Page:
In an effort to control the cartel violence around drug trafficking, Mexico is contemplating making the production of opium legal for medicinal purposes. No joke.
“Let’s do some sort of pilot scheme, provided it’s used for medical issues,” said Hector Astudillo, governor of Guerrero, one of the most violent states in Mexico, told Milenio television. “It’s a way out that could get us away from the violence there has been in Guerrero.” Astudillo has not given any details of the plan.
How dangerous is the Guerro? One example is the disappearance of 43 teacher trainees in 2014. The Mexican government has said that the young teachers were victims of drug cartels who had the support of corrupt government officials and cops.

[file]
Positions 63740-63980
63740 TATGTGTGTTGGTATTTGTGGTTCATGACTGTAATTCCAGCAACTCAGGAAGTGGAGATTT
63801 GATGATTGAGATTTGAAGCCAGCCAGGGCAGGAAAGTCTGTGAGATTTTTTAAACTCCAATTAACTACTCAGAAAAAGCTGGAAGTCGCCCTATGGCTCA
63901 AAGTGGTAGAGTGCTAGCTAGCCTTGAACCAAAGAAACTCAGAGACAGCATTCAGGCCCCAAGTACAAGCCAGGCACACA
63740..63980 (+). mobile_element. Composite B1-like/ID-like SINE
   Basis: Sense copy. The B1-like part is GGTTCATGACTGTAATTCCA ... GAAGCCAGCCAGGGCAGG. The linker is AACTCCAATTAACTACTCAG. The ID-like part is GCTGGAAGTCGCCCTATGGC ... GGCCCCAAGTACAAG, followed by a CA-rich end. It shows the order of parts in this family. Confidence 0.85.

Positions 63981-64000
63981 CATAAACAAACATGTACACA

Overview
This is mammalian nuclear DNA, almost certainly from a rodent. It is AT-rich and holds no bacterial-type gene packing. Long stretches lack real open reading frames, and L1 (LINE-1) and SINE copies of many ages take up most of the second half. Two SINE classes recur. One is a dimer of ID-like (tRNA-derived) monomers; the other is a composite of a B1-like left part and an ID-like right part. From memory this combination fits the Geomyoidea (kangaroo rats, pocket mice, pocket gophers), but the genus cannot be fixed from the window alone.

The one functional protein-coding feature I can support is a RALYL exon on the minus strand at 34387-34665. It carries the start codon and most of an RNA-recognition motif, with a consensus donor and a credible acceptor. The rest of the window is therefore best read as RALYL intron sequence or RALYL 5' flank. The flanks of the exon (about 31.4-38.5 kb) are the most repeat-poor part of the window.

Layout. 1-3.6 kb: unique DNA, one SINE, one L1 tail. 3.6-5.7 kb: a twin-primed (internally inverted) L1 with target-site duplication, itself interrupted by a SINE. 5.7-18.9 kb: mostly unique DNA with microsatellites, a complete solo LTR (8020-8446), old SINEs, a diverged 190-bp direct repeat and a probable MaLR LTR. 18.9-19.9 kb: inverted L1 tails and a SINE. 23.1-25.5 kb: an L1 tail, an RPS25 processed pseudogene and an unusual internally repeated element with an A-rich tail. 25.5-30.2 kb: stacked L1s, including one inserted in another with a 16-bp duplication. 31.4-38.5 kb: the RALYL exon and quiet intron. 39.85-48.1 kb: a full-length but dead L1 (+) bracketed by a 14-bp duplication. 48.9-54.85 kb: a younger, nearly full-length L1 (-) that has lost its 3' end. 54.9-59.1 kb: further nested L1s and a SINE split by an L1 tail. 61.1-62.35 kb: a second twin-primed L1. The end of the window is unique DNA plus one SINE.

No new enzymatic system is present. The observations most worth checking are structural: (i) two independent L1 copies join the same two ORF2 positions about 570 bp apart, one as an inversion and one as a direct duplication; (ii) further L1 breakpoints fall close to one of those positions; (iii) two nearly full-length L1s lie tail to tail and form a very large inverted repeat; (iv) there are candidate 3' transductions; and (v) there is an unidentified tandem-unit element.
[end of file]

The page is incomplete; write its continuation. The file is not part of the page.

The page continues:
The argument for making the production of opium legal is the possibility it can lessen the stronghold drug cartels have on local farmers and reduce the extreme competition in the country for the American drug market.
It’s not the first drug to be considered for legalization. Mexico is currently reviewing its policy on marijuana after the Supreme Court gave an advocacy group the right to produce it for medicinal purposes. If the production of opium is legalized, it can be used to make painkillers like morphine. Mexican President Enrique Peña Nieto, however, is acting cautiously towards legalizing opium.
Get more details on the legalization of opium from Reuters report here.
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